Early site analysis revealed that fractures in the rock surrounding the repository would allow radioactive gases to be released as waste decayed, but the site was subsequently exempted from EPA release standards. Then the Department of Energy found in 1998 that water moved rapidly through Yucca Mountain's rock, and should containment fail, groundwater could easily be contaminated.
Despite being a clear violation of DOE's own site-suitability guidelines, Yucca Mountain remained under consideration, with Congress questioning the suitability guidelines instead of the site.
Over 30 fault lines also run near Yucca Mountain, and more than 600 earthquakes have struck within 50 miles of the site during the past 20 years. And a line of volcanic cinder cones stretches to the west of the site, suggesting an underground magma pocket that could trigger a violent explosion at any time.
With the leading carbon alloy intended to be the first line of defense against leakage from the site for the next 10,000 years recently failing simulated-conditions tests, it becomes clear why the Nevada state Senate just approved $4 million to fight the site.
Legislative attention and rhetoric will now likely turn to initiatives calling for increased reprocessing or "recycling" of radioactive waste. The only problem with such efforts is that most attempts at reprocessing radioactive waste so far have ultimately resulted in simply more concentrated waste, which now still awaits permanent disposal.
The foremost recycling process, which uses mixed-oxide fuel, hinges on unproven experimental technology. There are so many serious questions surrounding mixed-oxide fuel recycling that only one of the 15 public utilities approached about the program by DOE, Duke Power, would even enter into it.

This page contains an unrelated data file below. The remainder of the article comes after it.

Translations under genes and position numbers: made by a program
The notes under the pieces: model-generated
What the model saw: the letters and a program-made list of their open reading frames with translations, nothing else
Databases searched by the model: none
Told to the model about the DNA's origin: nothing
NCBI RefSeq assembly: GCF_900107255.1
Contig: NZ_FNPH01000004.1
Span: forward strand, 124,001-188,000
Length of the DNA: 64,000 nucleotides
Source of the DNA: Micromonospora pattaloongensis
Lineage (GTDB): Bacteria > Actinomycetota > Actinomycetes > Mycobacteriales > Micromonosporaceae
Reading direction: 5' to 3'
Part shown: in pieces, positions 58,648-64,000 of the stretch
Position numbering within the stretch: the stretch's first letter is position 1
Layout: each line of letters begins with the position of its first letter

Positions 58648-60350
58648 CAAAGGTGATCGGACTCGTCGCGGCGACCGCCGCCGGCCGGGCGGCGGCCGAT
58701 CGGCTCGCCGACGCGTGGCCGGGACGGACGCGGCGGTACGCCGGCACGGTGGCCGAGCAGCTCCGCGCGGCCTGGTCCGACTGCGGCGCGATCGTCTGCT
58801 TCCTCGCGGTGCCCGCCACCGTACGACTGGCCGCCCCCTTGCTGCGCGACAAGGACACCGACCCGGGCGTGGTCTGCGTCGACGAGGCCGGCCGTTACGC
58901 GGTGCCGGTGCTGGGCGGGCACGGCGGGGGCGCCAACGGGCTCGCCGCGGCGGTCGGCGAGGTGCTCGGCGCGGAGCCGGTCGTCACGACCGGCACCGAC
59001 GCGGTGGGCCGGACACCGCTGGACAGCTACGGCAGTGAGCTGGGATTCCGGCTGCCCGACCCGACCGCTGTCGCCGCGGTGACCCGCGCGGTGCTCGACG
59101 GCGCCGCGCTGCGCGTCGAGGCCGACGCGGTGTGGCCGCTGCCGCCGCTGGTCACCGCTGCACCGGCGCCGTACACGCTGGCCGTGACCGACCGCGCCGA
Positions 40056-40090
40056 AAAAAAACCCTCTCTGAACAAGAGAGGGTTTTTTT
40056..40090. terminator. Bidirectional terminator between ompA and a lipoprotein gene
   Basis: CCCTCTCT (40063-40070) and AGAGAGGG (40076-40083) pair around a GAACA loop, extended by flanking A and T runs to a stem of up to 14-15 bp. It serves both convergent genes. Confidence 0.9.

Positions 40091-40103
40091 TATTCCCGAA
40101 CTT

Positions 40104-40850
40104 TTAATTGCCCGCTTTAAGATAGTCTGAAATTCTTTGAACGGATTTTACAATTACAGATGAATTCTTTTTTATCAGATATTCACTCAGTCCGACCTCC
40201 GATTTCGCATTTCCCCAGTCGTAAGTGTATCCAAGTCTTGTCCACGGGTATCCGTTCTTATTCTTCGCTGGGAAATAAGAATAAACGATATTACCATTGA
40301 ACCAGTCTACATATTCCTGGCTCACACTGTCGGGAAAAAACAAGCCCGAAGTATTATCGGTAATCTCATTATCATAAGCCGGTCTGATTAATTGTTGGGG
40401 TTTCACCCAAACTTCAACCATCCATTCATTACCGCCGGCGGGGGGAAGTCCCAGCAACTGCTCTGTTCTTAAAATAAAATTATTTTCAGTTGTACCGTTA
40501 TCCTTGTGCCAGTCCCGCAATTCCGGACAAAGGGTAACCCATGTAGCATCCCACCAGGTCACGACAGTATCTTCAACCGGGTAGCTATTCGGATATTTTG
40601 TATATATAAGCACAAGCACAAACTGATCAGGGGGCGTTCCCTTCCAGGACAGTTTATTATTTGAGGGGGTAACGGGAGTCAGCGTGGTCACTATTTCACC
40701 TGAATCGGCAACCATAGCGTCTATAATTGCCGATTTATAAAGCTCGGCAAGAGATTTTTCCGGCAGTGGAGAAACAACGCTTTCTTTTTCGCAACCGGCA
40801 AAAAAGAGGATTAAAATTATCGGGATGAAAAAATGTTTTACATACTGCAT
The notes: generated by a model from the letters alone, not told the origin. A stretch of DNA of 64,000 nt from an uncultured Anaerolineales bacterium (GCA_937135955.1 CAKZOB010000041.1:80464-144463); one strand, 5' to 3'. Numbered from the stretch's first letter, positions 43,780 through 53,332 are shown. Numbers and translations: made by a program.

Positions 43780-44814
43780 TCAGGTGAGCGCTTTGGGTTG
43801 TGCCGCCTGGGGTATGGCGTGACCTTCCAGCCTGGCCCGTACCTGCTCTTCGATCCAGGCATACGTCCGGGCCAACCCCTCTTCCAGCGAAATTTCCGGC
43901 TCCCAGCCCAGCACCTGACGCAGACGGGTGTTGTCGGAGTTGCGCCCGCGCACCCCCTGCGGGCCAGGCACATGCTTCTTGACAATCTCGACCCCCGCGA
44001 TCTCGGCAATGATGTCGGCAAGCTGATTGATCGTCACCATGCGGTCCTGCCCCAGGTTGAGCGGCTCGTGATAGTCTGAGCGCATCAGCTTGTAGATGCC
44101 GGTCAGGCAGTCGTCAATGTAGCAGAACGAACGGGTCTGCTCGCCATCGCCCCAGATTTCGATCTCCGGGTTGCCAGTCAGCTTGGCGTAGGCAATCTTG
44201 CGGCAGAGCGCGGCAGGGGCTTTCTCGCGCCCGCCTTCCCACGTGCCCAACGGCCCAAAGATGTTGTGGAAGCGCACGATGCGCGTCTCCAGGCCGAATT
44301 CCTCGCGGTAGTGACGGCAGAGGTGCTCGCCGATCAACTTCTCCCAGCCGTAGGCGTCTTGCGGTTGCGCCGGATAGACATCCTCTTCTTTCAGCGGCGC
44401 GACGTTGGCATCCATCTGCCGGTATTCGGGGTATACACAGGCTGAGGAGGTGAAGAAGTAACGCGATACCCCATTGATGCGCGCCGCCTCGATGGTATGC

Until a permanent disposal strategy for nuclear waste is developed, it will continue being amassed in dry casks sunken in large containment pools on the grounds of operational reactors. While never intended to be anything but a temporary storage technique, dry casking has proven dangerous at several sites where containment has already begun to fail, including several in the Southeast.
Dry casking also elevates the threats of terrorism and proliferation by rogue nations. These concerns are heightened by chronic security lapses at reactor sites. The head of the Nuclear Information and Resource Service's Reactor Watchdog Project, Paul Gunter, reported that half of the operational reactors in the United States failed security tests, in which covert teams tried to breach reactor sites.
Yet the public is still expected to believe that nuclear energy is safe. Why then, we should all ask, is the administration pushing so hard for renewal of the Price-Anderson Act? Originally passed in 1957 to help the fledgling nuclear industry get off the ground, Price-Anderson limits the liability of the nuclear industry to just over $9 billion should an accident occur.
Estimates have placed the amount of liability that could befall the industry in the event of a severe accident at well over $300 billion--exposing taxpayers to assumption of the difference.
It is hidden costs such as those in Price-Anderson--as well as the expenses of plant construction, maintenance, decommissioning, and waste disposal--that expose the falsehood in the nuclear industry's claims of affordable power generation.
"Pennies-per-kilowatt/hour," one of the industry's most common slogans, falls flat when true costs are calculated.
The Bush administration's devotion to our national nuclear investment would not be so galling if it was proposed only to buy time until lesser-polluting and truly sustainable energy programs could take root. But the administration's budget concurrently proposes cuts in research and development for fuel efficiency, renewable energy sources, and conservation programs, while boosting the role of heavily polluting fossil fuels.
Atop being a negligent investment in our future, these moves ignore the lessons of history. Let's hope the fallout is only political.